Improving data quality in Europeana: The Universitätsbibliothek Heidelberg case study
Since the foundation of various libraries close to the university in the 14th and 15th centuries, the Universitätsbibliothek Heidelberg has housed many important collections. The datasets that have been delivered to Europeana hold over 25,000 records including treasures such as manuscripts, manuscript fragments, charters, and early modern and modern printed books and magazines. The subject areas and the source language of the objects vary widely, including, among others, French, German, Italian, and Spanish. All the material is available under a CC BY-SA license, allowing for free re-use.
Following the implementation of the IIIF Framework in Europeana, we worked on the ingestion of material complying to these new standards. As the Universitätsbibliothek Heidelberg had implemented IIIF resources into their metadata, it proved to be a good candidate. We therefore focussed on this institution with the hopes of improving its collections in Europeana thanks to IIIF. The work that was done, which is has been published as a case study, went further as we managed to improve data quality because of the approach taken in this case.
A data quality plan was set up to improve the metadata of the two datasets delivered to Europeana by the Universitätsbibliothek (07931 and 07932). An analysis of the data was made and work undertaken to provide researchers with more meaningful metadata.
A variety of improvements were implemented, some of them include:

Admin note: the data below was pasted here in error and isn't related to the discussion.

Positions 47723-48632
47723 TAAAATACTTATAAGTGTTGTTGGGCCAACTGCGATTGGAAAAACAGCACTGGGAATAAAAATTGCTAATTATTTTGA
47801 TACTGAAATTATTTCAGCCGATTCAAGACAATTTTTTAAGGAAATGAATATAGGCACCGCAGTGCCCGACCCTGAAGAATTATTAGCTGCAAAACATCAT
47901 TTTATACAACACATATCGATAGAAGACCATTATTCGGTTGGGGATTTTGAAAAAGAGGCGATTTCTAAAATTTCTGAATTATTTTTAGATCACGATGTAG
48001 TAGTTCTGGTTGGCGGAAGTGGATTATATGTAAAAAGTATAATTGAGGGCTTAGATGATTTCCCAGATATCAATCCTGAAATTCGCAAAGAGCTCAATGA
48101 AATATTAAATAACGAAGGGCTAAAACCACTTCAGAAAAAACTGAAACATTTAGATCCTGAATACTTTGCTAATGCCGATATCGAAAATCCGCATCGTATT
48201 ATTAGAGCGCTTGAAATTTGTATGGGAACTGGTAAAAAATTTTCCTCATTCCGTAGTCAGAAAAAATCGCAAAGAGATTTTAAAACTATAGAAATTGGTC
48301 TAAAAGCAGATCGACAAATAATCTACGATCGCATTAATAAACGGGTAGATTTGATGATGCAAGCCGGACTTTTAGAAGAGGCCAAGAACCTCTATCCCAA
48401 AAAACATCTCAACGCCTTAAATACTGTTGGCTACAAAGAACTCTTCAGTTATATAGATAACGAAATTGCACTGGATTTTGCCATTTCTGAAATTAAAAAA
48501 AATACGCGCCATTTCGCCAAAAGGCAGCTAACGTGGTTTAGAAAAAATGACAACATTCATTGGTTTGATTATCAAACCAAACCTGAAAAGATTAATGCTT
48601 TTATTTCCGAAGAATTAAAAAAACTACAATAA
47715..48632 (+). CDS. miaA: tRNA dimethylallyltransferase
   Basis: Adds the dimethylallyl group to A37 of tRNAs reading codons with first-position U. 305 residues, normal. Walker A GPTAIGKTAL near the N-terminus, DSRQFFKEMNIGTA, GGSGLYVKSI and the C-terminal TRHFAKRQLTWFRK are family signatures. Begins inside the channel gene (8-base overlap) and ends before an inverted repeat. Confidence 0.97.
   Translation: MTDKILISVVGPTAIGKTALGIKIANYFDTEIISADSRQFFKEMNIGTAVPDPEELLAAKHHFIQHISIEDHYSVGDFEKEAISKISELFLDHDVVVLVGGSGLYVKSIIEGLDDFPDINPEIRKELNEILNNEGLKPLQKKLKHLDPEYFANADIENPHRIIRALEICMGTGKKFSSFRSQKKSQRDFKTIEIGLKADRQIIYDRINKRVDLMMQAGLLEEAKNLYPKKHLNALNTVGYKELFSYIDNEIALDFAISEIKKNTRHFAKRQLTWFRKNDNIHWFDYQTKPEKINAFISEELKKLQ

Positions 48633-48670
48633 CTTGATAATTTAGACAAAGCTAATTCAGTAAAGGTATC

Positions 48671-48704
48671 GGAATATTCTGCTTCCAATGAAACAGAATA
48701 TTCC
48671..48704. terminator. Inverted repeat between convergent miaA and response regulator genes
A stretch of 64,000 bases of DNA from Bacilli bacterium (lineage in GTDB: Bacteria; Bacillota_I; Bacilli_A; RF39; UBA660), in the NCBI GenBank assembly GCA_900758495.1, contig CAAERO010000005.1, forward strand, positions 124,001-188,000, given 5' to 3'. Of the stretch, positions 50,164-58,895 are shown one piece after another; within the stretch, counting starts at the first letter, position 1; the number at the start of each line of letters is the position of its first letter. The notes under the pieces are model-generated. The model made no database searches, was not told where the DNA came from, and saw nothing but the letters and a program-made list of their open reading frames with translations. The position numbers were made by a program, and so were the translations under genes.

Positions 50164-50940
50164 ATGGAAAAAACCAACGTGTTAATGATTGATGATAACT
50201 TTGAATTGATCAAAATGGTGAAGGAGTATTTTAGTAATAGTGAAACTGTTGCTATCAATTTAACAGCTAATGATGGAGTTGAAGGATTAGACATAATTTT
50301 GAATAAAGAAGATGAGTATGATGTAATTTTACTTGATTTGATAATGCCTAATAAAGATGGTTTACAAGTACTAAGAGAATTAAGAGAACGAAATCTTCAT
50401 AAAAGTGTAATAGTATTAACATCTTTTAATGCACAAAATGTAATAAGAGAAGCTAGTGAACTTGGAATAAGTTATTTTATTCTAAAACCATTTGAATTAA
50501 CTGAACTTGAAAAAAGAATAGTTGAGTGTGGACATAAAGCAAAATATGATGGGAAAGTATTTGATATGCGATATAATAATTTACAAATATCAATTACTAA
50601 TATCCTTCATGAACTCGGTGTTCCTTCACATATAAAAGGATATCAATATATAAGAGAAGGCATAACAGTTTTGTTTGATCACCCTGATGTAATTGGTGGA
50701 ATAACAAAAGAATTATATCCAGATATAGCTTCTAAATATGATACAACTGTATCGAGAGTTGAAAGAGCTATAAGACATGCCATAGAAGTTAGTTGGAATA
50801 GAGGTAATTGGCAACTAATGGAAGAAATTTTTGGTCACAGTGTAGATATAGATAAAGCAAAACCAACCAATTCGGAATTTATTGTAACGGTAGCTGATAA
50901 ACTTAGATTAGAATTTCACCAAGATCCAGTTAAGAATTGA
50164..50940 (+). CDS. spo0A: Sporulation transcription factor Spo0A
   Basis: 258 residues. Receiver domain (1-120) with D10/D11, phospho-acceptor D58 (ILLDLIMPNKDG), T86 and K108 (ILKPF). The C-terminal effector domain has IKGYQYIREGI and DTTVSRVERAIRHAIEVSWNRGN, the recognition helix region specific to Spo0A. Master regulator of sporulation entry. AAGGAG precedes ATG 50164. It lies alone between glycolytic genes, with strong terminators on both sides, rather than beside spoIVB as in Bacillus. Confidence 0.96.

Standardisation of mandatory or meaningful fields (e.g. date, type, and subject)
Populating additional fields (e.g. description, spatial information)
Standardisation of creator and contributor fields
Incorporation of hierarchical relationships
Source: Graf Konrad von Kirchberg on f. 23r, Große Heidelberger Liederhandschrift (Codex Manesse), 1300-1340, Germany, Universitätsbibliothek Heidelberg, CC BY-SA.
This dataset is of particular interest not only to digital humanists, but also to palaeographers, codicologists, book historians, philologists, medieval or early modern historians, and many other scholars.
The implemented data quality improvements of these datasets are now offering a much wider array of use cases for researchers, would they would want do a quantitative or qualitative research of the objects. Also, by accessing the API, querying and harvesting selected records, it is possible to do a data analysis or visualizations. Furthermore, the exposed IIIF resources make it possible to pick the manifest and load this into a compliant viewer for side-by-side comparison, annotating, transcribing, or reconstructing.
Explore the Universitätsbibliothek Heidelberg's treasures in Europeana Collections!